Minerals Important for Maintaining Heart Health
We know how important eating a wholesome diet is for maintaining heart health, however we rarely stop to consider the precise nutrient makeup of our food. Last week we considered the 13 vitamins essential for good health, and this week we want to focus specifically on minerals.
It's important to note that those who consistently eat a varied, wholesome diet should be able to obtain all the vitamins and minerals that are required for good health. For most of the population it is much better to get the necessary nutrients from the foods you eat, rather than relying on supplements.
However, if you do decide to take an additional supplement, please take care to avoid the mega dose variety, which can be dangerous - check the label carefully prior to purchase, and opt for those stating 100% of the DRIs.
Lets take a closer look at some of the minerals we require:
Healthy bones and teeth
Functioning of muscles and nerves
Dairy, bony fish, fortified soymilk and orange juice, legumes, fortified breakfast cereals, green leafy vegetables
Effective insulin action
Yeast, meat, wholegrains, nuts, vegetables, cheese
Healthy skin and hair
Red blood cell formation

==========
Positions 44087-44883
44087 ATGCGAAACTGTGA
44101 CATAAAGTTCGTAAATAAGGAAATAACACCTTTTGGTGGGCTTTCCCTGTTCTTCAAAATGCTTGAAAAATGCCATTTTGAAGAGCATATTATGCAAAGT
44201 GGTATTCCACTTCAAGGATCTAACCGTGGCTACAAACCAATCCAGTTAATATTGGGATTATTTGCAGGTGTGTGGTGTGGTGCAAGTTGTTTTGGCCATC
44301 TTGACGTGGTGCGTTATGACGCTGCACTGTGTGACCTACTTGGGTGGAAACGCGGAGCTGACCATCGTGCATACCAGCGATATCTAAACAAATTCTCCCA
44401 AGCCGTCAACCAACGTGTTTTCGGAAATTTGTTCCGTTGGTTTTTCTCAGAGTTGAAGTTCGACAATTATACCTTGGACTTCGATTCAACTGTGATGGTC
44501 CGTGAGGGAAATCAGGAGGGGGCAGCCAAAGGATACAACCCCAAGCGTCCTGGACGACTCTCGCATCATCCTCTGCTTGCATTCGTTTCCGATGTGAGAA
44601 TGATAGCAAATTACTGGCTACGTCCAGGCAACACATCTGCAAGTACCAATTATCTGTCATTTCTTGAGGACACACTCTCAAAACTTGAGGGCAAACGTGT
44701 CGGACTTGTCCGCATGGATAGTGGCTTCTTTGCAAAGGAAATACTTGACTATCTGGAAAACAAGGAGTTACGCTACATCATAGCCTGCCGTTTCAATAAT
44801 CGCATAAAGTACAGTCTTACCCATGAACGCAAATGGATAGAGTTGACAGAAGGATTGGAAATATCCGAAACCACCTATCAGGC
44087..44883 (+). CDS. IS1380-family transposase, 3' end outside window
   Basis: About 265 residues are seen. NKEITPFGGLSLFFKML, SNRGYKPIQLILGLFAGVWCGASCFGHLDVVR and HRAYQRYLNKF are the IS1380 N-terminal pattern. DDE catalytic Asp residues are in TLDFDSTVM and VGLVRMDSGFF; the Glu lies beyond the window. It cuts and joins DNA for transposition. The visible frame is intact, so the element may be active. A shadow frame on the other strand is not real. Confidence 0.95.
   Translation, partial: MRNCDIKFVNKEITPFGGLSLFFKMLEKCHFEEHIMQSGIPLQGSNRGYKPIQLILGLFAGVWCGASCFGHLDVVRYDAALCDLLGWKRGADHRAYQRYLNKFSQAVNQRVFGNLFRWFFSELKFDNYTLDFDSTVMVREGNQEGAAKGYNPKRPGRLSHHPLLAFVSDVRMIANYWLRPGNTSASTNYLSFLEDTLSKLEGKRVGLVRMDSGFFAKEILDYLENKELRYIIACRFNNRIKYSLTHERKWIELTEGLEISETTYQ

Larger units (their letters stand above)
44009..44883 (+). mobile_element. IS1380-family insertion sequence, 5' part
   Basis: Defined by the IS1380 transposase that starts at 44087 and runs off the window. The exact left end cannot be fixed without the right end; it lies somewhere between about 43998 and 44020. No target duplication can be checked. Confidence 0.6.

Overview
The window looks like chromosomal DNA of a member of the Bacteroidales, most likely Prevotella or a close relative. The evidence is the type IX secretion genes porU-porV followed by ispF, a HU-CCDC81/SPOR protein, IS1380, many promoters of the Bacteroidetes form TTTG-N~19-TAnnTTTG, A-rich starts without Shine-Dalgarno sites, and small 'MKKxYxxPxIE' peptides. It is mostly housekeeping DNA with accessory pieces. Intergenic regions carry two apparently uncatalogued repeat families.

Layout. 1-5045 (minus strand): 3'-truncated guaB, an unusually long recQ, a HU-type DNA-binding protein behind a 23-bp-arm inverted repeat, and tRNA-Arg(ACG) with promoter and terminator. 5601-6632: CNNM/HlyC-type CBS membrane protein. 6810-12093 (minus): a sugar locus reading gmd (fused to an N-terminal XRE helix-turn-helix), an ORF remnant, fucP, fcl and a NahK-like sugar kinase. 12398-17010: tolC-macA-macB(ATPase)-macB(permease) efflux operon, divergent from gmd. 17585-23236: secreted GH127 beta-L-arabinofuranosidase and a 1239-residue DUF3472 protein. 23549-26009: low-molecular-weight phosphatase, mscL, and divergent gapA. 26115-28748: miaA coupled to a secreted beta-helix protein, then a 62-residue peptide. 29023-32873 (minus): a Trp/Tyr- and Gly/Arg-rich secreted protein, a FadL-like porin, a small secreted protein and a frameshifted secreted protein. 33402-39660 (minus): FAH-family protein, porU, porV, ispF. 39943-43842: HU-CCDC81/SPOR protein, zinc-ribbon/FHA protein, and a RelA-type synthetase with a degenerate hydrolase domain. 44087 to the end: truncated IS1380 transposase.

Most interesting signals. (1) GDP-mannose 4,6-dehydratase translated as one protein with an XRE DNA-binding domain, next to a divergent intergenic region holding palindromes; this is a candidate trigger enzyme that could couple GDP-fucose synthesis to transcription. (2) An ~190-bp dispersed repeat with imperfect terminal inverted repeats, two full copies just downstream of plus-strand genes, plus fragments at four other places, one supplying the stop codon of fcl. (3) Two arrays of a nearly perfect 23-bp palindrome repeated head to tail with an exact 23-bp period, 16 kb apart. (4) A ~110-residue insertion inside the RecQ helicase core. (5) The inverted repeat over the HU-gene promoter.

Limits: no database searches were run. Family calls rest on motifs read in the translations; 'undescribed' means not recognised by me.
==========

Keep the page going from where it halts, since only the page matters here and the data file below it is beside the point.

Nervous/immune/ cardiovascular system function
Organ meats, oysters, nuts, vegetables, coco powder
Normal thyroid function
Oxygen consumption in cells
Seafood, seaweed, milk, vegetables
Haemoglobin in red blood cells
Component of myoglobin (muscle protein)
Red meats, organ meats, poultry, eggs, wholegrains, beans, dark green vegetables
Note: Iron from animal sources is more easily absorbed. Vitamin C helps with absorption.
Muscle and nerve function
Green vegetables, meats, fish, dairy, pulses, nuts, wholegrains
Formation of carbohydrate and protein
Green vegetables, pulses, cereal products, tea, coffee, nuts, wholegrains, bran
Breakdown of proteins
Milk, legumes, wholegrains, cereals, liver, kidney
Energy release from foods
Meat, poultry, fish, dried fruit, eggs, wholegrains, dairy, beans
Nerve and muscle function
Regulates blood pressure
Fruit, green vegetables, legumes, dairy, grains
Fish, meat, poultry, eggs, wholegrains, garlic
Maintains water balance throughout the body
Transport of molecules across cell walls
Processed and package foods, also butter, margarine, deli meats, cheese. Major component of table salt and baking soda
Note: Use moderately
Involved in metabolism
Growth, immunity, and appetite
Aids healing process
Red meats, eggs, fish, wholegrains, dairy
Note: more easily absorbed from animal sources than plant sources
Particularly if you're in good health, it's important not to get too bogged down with your specific vitamin and mineral intake. Instead, focus on eating a diet full of colourful fruits and vegetables, plenty of wholegrains, nuts, seeds, fish, lean meats, and dairy. Generally speaking, if your diet is wholesome overall you shouldn't have any problems.
If you require specific advice for your individual needs seek advice from a qualified dietitian.
Melanie Thomassian is a professional dietitian and author of the award winning Dietriffic.com.